EGT has been named a preferred vendor for the National Cable Television Cooperative’s (NCTC) Encore and Quartet video encoders. The NCTC is a programming and hardware purchasing cooperative for operators in the U.S.
EGT’s video processors enable cable operators to deliver more channels of content using less bandwidth, as well as reduce rack space and power requirements, eliminate the need for ancillary equipment and allow for future application flexibility.
* Entone’s Hydra chosen for HickoryTech’s IPTV rollout
By Traci Patterson
Hydra can deliver multiple video streams over a single DSL or Ethernet connection using existing in-home coax cabling. The video gateway offers HD video services using MPEG-4 (H.264/AVC) compression technologies.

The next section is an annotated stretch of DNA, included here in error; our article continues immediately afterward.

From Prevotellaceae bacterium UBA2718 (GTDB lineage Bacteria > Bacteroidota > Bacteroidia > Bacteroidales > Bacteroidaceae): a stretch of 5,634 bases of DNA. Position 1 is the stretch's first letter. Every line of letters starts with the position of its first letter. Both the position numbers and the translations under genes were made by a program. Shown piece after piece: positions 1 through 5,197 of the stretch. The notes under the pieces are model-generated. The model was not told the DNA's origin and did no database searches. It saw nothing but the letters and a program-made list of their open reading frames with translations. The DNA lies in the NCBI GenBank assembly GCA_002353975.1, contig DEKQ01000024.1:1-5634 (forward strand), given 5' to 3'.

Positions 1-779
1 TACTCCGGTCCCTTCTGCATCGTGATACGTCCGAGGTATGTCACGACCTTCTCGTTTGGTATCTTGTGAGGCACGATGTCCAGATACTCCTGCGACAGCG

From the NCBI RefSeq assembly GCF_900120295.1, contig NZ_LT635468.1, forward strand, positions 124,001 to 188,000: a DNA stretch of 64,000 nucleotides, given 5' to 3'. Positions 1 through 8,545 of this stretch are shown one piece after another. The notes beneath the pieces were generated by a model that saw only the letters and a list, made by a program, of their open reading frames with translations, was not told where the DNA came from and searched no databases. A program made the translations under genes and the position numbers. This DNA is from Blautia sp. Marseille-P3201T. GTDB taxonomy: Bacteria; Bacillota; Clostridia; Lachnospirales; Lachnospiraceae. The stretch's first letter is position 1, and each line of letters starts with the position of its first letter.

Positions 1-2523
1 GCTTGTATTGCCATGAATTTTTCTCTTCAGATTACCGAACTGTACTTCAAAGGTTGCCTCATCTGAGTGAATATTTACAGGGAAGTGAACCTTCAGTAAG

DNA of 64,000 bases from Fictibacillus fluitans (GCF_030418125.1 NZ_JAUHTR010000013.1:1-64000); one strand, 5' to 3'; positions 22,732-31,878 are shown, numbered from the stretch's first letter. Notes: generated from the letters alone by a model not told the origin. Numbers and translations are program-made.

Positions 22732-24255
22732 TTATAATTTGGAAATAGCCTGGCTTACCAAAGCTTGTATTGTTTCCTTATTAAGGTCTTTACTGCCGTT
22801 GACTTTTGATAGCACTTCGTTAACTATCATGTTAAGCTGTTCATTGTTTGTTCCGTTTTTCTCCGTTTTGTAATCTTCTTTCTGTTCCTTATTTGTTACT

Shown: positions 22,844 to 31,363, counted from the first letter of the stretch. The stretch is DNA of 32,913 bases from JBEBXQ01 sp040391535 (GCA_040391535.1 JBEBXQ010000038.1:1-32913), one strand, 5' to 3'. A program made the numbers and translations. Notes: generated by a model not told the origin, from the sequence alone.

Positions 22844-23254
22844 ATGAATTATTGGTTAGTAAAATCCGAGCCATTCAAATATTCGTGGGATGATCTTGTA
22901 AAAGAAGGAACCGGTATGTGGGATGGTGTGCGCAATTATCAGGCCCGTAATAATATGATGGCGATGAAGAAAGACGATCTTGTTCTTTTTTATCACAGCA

* ATIS defines OSS/BSS standards for IPTV
By Brian Santo
ATIS has released a new standard for OSS/BSS in IPTV networks. “High Level OSS/BSS Functional Requirements and Reference Architecture for IPTV” (ATIS-0300092) is based on business requirements from many major telecommunications companies including Sprint, AT&T, Verizon, BT, Qwest, Level 3, TDS Telecom and U.S. Cellular.
The standard defines the requirements for the interoperability of systems and components in the IPTV operating support system (OSS) environment. It also describes a high-level reference architecture of OSS functionality for IPTV service management. The standard offers requirements and reference architecture for both OSS and Business Support System (BSS) software solutions, combining reference to both IPTV OSS and IPTV BSS in one term, “IPTV OSS.”